The HALO90 System is mounted on the end of an endoscope and used to treat smaller, non-circumferential areas of disease.

In other news from Digestive Disease Week:

• Ethicon Endo-Surgery (Cincinnati) said that multiple studies presented this week demonstrate that the company's investigational Toolbox enables natural orifice translumenal endoscopic surgery (NOTES) procedures without laparoscopic support in porcine models.

One of the studies concluded that a new adaptable, minimally invasive surgical platform for NOTES and single-site laparoscopy (SSL) was successfully used to complete a variety of key surgical activities critical to pure natural orifice surgery and SSL.

The seven studies presented at DDW, which involved porcine models and a variety of NOTES procedures, follows 15 studies involving Ethicon Endo-Surgery devices presented at the Society of American Gastrointestinal and Endoscopic Surgeons annual meeting in April.

Ethicon said that in the coming months, the Toolbox for natural orifice surgery will be evaluated in a human clinical trial under an investigational device exemption from the FDA.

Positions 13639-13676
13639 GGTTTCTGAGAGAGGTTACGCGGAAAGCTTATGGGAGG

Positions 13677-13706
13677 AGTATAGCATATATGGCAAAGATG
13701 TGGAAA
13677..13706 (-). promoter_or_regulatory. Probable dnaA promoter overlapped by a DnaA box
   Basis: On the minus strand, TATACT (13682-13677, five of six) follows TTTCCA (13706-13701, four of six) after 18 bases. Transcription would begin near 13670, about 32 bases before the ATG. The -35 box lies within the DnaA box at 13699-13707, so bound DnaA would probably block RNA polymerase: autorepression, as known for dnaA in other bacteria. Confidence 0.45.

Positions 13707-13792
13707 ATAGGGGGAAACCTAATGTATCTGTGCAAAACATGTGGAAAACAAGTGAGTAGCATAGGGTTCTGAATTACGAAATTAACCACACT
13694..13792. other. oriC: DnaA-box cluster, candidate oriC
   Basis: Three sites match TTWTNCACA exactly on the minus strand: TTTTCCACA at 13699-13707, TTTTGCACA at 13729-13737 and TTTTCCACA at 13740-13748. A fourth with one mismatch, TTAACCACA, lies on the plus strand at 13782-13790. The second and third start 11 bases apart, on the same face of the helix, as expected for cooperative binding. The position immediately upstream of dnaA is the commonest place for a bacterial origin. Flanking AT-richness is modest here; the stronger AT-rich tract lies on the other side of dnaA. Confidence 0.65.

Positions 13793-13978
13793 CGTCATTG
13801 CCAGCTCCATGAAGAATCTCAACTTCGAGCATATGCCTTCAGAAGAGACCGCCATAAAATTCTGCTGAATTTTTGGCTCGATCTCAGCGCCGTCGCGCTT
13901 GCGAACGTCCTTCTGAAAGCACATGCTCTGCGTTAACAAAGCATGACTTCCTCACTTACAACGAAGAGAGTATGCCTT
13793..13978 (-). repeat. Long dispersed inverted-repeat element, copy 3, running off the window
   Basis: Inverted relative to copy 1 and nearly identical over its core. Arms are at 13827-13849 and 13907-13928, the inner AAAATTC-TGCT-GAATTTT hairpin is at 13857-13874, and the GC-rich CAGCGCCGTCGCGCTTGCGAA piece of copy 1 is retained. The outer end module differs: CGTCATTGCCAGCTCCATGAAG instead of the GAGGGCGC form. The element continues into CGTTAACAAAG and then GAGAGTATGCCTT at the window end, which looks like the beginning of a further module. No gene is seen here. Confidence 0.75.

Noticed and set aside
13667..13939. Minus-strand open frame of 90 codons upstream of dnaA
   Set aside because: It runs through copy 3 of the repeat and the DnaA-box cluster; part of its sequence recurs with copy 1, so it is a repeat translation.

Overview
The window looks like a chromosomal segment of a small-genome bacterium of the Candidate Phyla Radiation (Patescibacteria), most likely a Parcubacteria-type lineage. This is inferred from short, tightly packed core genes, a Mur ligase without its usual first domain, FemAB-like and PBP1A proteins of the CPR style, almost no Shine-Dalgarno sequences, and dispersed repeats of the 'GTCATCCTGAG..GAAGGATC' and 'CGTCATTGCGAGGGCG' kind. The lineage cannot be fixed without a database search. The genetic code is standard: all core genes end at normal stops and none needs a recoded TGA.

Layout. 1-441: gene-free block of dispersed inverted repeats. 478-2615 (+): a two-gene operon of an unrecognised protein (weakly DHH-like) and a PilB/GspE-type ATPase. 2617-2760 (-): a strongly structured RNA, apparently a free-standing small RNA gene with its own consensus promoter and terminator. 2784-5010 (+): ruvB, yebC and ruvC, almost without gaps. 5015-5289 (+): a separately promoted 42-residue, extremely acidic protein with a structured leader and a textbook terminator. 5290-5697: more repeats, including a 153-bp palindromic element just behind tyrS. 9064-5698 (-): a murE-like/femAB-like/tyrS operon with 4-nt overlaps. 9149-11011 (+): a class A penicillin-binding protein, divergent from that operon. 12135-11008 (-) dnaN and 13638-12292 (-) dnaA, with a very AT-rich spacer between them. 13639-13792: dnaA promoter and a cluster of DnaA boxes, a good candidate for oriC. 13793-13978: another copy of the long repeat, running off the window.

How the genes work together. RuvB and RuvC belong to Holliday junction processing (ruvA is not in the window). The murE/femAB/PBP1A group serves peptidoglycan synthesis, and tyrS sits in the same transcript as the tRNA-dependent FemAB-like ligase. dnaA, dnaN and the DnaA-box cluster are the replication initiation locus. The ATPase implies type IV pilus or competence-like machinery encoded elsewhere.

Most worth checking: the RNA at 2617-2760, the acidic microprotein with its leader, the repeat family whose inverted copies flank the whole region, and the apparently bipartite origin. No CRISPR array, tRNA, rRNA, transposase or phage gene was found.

"To date, most NOTES procedures performed in humans have been with laparoscopic support. In our study, we found several of the devices in the Ethicon Endo-Surgery Toolbox could successfully be used to address some of the critical visibility and access obstacles present with a pure NOTES approach, warranting further investigation," said Klaus Thaler, MD, of the department of surgery, University of Missouri Health System.

Investigators of the study titled, "The Development and Testing of an Adaptable Minimally-Invasive Surgical Platform – The Hydra," found that this surgical platform addressed several challenges with NOTES, including visibility, platform stability and adaptability to be used in multiple interventions and procedures.

The surgical platform was used both transgastrically and transvaginally completing multiple key surgical activities that included dissection, ligation, and specimen retrieval. The study, presented as a poster at DDW, involved porcine models and was conducted by investigators from Sahlgrenska University Hospital (Gothenburg, Sweden) and Imperial College (London).

"With the introduction of this adaptable minimally-invasive surgical platform, we believe we will be able to further address many of the issues experienced when NOTES or SSL procedures are performed with conventional surgical equipment designed for standard endoscopic or laparoscopic use," said Kenneth Sumner, PhD, vice president, clinical and regulatory affairs at Ethicon Endo-Surgery.

"We plan to continue our research to investigate the existing contents of the Ethicon Endo-Surgery Toolbox for natural orifice surgery, as well as develop additional products for inclusion in it that may help fulfill the promise of this approach to minimally invasive surgery," he said.